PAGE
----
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Chaucer's feminine subjects : figures of desire in the Canterbury tales

Author: John A Pitcher
Publisher: New York, NY : Palgrave Macmillan, 2012.
Series: New Middle Ages (Palgrave Macmillan (Firm))
Edition/Format:   Book : EnglishView all editions and formats
Database:WorldCat
Summary:
"This study shows how contemporary theory can serve to clarify structures of identity and economies of desire in medieval texts. Bringing the resources of psychoanalytic and poststructuralist theory to bear on Chaucer's tales about women, this book addresses those registers of the Canterbury project that remain major concerns for recent feminist theory: the specificity of feminine desire, the cultural articulation
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Genre/Form: History
Named Person: Geoffrey Chaucer; Geoffrey Chaucer; Geoffrey Chaucer; Geoffrey Chaucer; Geoffrey Chaucer; Geoffrey Chaucer; Geoffrey Chaucer
Document Type: Book
All Authors / Contributors: John A Pitcher
ISBN: 9781403973221 1403973229
OCLC Number: 770694069
Description: xiv, 200 pages ; 23 cm.
Contents: Chaucer's feminine subjects : feminism, deconstruction, psychoanalysis --
Figures of desire in The Wife of Bath's Prologue and tale --
The rhetoric of desire in The Franklin's tale --
The martyr's purpose: The rhetoric of disavowal in The Clerk's tale --
Chaucer's Wolf : exemplary violence in The Physician's tale.
Series Title: New Middle Ages (Palgrave Macmillan (Firm))
Responsibility: John A. Pitcher.

Abstract:

"This study shows how contemporary theory can serve to clarify structures of identity and economies of desire in medieval texts. Bringing the resources of psychoanalytic and poststructuralist theory to bear on Chaucer's tales about women, this book addresses those registers of the Canterbury project that remain major concerns for recent feminist theory: the specificity of feminine desire, the cultural articulation of gender, the logic of sacrifice as a cultural ideal, the structure of misogyny and domestic violence. This book maps out the ways in which Chaucer's rhetoric is not merely an element of style or an instrument of persuasion but the very matrix for the representation of de-centered subjectivity."--Provided by publisher.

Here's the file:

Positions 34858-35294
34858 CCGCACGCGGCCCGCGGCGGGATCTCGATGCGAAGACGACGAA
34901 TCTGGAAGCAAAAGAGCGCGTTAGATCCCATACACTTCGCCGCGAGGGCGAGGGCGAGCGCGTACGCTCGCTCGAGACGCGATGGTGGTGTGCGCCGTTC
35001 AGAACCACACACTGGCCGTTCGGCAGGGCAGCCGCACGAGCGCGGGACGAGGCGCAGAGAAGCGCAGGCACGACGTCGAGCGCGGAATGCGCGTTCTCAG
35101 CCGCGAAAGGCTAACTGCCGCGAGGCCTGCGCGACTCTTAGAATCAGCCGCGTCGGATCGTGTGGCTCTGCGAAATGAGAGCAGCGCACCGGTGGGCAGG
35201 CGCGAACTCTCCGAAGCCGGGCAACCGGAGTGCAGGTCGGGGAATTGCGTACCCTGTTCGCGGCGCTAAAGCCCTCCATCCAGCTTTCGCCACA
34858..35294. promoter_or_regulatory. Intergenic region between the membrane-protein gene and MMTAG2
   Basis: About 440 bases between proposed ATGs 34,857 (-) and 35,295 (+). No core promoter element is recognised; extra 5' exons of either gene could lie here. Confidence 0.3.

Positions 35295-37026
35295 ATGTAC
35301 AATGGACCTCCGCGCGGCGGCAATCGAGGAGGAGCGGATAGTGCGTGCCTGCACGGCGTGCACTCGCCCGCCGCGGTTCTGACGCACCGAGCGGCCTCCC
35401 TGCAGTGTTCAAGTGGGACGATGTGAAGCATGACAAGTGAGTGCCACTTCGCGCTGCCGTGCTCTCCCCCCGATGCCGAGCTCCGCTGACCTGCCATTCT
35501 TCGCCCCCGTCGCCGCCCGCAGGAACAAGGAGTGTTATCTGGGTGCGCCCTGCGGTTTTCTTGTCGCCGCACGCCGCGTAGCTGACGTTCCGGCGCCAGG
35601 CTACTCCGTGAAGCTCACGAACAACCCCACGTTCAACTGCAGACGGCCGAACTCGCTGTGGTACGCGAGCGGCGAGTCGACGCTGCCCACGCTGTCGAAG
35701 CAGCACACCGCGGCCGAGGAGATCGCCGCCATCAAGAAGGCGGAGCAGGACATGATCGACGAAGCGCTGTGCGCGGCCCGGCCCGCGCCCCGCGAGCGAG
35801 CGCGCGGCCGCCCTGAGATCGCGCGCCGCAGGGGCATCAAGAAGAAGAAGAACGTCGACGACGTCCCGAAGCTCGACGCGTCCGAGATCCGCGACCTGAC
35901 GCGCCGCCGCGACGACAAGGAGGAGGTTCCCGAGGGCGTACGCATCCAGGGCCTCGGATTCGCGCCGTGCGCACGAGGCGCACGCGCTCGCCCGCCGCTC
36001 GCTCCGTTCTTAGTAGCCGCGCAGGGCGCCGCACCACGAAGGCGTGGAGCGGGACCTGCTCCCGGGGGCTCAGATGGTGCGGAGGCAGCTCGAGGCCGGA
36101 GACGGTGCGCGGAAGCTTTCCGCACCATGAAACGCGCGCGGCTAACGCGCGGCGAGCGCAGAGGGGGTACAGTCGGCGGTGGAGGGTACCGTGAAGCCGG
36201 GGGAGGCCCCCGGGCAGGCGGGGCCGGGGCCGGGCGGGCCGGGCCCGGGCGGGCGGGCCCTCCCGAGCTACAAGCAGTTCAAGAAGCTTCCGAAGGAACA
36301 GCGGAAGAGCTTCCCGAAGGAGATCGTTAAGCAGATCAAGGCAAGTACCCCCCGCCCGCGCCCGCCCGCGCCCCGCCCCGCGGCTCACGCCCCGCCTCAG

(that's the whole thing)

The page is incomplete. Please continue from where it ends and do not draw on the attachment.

"Chaucer's Feminine Subjects demonstrates how poststructuralist and psychoanalytic theory can serve to clarify structures of identity and economies of desire in medieval texts. Bringing the resources of psychoanalytic and poststructuralist theory to bear on Chaucer's tales about women, this book addresses those registers of the Canterbury project that remain major concerns for recent feminist theory: the specificity of feminine desire, the cultural articulation of gender, the logic of sacrifice as a cultural ideal, the structure of misogyny and domestic violence. This book maps out the ways in which Chaucer's rhetoric is not merely an element of style or an instrument of persuasion but the very matrix for the representation of de-centered subjectivity. More broadly, this study shows how contemporary theory can serve to clarify structures of identity and economies of desire in medieval texts"--

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